Colour does not matter at all. The only colour that would be unacceptable in an NFC is if the cat had Siamese-type points, as that would of course suggest mixed breeding. There are a couple of colours that are unacceptable to the GCCF – lilac and chocolate type hues, although these have been accepted in Scandinavia and are officially recognised by FIFe. The NFC is one of the few GCCF breeds for which there are NO points for colour or pattern, and at cat shows there are no colour divisions (except for at breed shows because of the need to split classes due to sheer numbers). So you can see, for example, black and white cats that range from having a tiny white locket to being nearly all white with just a black spot somewhere. My own cat, Velcro, is mainly white with a black tail and just a few black spots.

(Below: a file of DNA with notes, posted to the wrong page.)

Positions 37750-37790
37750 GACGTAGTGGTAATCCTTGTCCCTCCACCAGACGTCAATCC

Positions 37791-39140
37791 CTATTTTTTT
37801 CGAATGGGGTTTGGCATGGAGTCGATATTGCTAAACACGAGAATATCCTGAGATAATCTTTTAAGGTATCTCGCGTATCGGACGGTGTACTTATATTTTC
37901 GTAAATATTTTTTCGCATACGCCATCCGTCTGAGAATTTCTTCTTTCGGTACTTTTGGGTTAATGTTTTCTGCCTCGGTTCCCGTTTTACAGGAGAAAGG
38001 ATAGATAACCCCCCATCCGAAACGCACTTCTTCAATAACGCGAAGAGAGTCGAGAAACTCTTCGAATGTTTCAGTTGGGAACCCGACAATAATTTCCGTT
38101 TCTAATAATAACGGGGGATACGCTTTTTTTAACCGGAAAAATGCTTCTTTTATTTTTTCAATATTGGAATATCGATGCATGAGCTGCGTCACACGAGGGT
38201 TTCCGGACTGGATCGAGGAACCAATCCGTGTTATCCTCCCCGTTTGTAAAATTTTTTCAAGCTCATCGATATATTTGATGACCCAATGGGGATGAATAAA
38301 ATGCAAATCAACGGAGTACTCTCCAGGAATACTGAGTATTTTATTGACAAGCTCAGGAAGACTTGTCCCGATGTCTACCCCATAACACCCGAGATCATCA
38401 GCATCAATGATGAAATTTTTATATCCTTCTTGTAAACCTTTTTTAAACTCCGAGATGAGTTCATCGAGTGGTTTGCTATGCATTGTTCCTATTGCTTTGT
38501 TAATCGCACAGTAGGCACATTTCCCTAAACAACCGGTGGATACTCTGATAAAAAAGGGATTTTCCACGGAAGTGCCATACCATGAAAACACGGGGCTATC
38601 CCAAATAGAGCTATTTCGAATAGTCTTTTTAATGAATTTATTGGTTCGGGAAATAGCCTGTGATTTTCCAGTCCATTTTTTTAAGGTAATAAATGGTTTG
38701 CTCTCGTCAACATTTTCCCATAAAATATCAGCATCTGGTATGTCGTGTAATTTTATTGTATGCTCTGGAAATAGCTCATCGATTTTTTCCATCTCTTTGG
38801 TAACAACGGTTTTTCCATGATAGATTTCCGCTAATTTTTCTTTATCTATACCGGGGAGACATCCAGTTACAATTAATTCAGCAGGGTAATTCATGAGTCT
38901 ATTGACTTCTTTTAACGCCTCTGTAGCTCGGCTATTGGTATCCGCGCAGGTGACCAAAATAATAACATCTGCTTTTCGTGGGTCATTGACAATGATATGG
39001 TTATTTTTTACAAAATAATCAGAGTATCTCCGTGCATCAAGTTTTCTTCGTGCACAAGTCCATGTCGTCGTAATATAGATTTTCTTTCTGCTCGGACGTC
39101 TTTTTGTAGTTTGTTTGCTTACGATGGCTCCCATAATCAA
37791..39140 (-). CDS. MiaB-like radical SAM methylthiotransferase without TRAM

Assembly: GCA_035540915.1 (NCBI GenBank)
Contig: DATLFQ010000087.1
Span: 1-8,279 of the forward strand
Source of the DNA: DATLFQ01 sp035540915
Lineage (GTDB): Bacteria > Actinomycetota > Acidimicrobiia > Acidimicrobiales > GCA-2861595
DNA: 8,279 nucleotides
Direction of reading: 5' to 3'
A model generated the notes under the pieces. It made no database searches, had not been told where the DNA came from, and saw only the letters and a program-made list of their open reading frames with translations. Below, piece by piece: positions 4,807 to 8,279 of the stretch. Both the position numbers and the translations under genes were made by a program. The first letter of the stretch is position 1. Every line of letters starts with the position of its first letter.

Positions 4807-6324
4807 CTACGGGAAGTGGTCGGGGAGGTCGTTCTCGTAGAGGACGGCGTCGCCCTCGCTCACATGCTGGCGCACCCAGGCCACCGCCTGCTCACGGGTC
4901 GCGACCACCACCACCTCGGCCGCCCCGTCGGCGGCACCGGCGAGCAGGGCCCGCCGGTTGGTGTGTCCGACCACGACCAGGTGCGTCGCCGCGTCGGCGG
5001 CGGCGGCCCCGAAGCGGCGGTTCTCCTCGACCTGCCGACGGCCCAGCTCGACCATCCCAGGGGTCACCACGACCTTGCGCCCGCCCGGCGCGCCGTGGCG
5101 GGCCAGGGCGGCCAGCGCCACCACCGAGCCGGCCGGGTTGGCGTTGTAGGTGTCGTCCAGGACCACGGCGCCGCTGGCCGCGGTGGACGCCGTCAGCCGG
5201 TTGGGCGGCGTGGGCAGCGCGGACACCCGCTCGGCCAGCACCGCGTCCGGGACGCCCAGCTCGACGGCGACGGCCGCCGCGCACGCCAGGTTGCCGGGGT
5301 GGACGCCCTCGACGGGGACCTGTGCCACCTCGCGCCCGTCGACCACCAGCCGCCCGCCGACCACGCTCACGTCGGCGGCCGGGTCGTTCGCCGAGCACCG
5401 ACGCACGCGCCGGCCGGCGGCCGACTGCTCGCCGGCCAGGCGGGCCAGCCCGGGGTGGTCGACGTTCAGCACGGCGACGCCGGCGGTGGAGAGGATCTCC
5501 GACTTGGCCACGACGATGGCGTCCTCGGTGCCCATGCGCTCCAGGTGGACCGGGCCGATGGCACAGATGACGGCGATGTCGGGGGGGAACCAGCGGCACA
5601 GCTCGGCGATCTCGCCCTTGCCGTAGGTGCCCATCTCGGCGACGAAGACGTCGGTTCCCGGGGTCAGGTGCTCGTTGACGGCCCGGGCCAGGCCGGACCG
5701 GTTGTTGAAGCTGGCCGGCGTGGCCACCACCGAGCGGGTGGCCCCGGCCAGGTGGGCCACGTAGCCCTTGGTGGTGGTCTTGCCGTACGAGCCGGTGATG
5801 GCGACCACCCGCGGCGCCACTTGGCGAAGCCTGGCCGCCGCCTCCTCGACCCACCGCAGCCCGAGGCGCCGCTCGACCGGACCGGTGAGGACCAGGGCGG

The coat for all seasons
A fully-coated NFC proudly displays a ruff, shirtfront and knickerbockers. The shape of the coat is very important too – if the coat is much the same length all over that is unacceptable. There should be a distinct shape to the ruff so that it is defined by shorter hairs over the shoulder blades. I once went to a seminar where a very experienced Swedish breeder-judge made the point that some of the cats there had a coat that was too long – they should be semi long haired – not short, but not extremely long either.
Here is the same cat, my dear departed Kistrand, in summer and winter - you can guess which picture is which. Thanks to Kevin Reah for the summer photo - I took the other one.